Of all the praise that Glen Jacobs has for North-East Tasmania, the highest compliment came almost as an aside.
"I want to move and live here," he said as he gazed at the opal green water lapping onto the white sands of Swimcart Beach.
Born and bred in Cairns, Jacobs is not unfamiliar with either golden beaches or the world-class mountain bike trails that are his reason for getting to know this alternative extremity of Australia.
"I love it here. It's a long journey but it's worth it when you get here and then you just don't want to leave."
Jacobs is the director of World Trail, the company which created the phenomenon of Blue Derby and was then tasked with repeating the feat at neighbouring St Helens.
It was up to the task.
It took four years and contributions of $3.1 million from the federal government, $1 million from the state and $600,000 from Break O'Day Council, but the $4.7 million project officially opened in November and is the equal of its sister project to the west.
Jacobs and his team created The Bay of Fires Trail, a 42-kilometre intermediate level descent from Poimena which links up with the Derby network, plus a series of shorter trails at Flagstaff, a short ride from town.
Joining politicians, dignitaries and journalists of contrasting riding ability for the launch ride, Jacobs was glowing with the results of his team's labours.
"Right from day one it's been brilliant working here," he said.
"Bay of Fires Trail is like nowhere else in the world.
"Everyone talks about Derby but here you've also got beautiful white beaches. Something like this simply does not exist elsewhere.
Something like this simply does not exist elsewhere.Glen Jacobs
"Mountain biking is really going to magnify the North-East. In a year or two, North-East Tasmania will become the epicentre of mountain biking in the world.
"This is one of the most spectacular locations in the world.
"Everybody here in St Helens is on a winner."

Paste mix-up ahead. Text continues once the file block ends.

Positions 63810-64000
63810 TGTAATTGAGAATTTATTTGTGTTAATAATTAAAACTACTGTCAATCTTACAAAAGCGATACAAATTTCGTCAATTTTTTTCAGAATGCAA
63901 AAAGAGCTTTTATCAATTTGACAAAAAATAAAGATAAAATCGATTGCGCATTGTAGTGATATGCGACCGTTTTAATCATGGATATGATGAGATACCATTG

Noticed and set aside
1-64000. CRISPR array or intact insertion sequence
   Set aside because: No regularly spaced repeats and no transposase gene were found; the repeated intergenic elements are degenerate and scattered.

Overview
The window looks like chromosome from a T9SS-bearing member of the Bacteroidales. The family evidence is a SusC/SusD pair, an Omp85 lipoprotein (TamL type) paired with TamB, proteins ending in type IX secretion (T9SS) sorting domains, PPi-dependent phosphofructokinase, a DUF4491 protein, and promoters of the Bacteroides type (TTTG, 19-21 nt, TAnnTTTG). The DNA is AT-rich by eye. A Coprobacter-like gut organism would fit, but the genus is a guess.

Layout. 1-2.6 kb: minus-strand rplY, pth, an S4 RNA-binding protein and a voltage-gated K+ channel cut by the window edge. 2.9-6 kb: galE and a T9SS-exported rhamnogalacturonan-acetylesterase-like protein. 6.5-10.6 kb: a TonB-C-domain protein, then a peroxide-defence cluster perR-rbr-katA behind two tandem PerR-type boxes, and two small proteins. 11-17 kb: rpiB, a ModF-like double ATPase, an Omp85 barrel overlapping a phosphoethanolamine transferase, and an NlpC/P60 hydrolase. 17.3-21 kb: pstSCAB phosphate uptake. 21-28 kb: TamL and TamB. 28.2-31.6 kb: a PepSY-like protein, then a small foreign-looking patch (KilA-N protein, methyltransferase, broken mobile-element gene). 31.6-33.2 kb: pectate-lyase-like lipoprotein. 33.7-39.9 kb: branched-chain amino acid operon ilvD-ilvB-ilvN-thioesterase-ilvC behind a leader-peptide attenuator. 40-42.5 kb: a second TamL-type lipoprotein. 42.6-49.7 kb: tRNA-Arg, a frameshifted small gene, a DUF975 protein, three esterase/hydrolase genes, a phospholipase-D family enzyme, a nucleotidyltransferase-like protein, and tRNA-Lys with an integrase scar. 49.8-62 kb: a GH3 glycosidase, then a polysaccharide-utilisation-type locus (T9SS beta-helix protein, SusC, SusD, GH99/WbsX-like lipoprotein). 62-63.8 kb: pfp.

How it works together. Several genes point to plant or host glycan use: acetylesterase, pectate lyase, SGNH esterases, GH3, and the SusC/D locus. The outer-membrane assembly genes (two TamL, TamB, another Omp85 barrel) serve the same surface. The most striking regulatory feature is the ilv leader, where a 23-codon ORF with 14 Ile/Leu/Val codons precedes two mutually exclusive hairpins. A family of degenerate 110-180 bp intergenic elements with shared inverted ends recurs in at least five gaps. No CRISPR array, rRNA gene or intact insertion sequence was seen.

Joining the launch ride were three men whose passion and enthusiasm provided the perfect complement to the project's financial foundations.
Break O'Day Council general manager John Brown, Mayor Mick Tucker and trails project manager Ben Pettman have been pivotal to the trails' success.
Tucker's commitment even stretched to making a donation to the skin gods for the cause. "As I was going through the air I thought 'this is going to hurt'," he said as he regaled fellow riders with his spectacular launch-day stack.
He got back on script quicker than he got back on the trail.
"The Bay of Fires Trail is unique. It showcases everything from man ferns, rain forest, eucalypt forest and granite boulders to white sandy beaches.
"This trail will bring riders from all over the world and we are ready to welcome them.
"Having state government and federal government working with local government and a professional company like World Trail has been such a pleasurable few years."
With Pettman steering the ship, the project enlisted the help of Parks and Wildlife to navigate through the choppy waters of environmental impact minimisation and award-winning Launceston-based consultants King Thing to assist with branding and marketing.
In contrast to the mining and forestry hotbed of Derby, much of the land north of Goulds Country and west of Binalong Bay through which the main descent passes was largely untouched by either shovel or saw.
Trail-builders said while they were constantly unearthing rusty industrial relics in the depths of the Derby bush, their meanderings around St Helens had a genuine feel of exploring largely untouched terrain.
As a result, and partly because of lessons learned at Derby, all trails are marked with kilometre posts enabling injured or stranded riders to better explain where they are and helping emergency services to locate them.
As each component of the well-oiled St Helens Mountain Bike Trails project took pride in the results of their collaboration, they also voiced a shared message.
"This is only the start," Tucker said.
"We don't stop now," chipped in Brown.
"It's not finished. This is just the beginning," Jacobs added.
Still gazing wistfully up the Bay of Fires as if contemplating where to explore next, the man whose vision created the iconic Detonate chute, Trouty descent and Twisties staircase at Derby is happy to keep sharing knowledge gained 4000km further north up Australia's eastern seaboard.
"Mountain biking is the No.1 activity there," Jacobs said.
"That's where we learned how to build trails and took that to the rest of the world.
"Mountain biking hasn't even started yet, and I've been in it for 30 years."
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